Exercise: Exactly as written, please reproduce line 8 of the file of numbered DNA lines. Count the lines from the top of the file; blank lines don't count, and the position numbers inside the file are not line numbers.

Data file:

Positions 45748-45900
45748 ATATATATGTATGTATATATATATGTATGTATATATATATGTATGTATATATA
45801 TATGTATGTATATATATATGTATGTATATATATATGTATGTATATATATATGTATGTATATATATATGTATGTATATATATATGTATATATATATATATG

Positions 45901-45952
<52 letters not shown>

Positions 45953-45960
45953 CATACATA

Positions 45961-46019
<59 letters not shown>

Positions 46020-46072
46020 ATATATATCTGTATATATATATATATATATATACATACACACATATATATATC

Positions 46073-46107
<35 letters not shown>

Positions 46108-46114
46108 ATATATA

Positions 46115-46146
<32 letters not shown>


Positions 45961-46019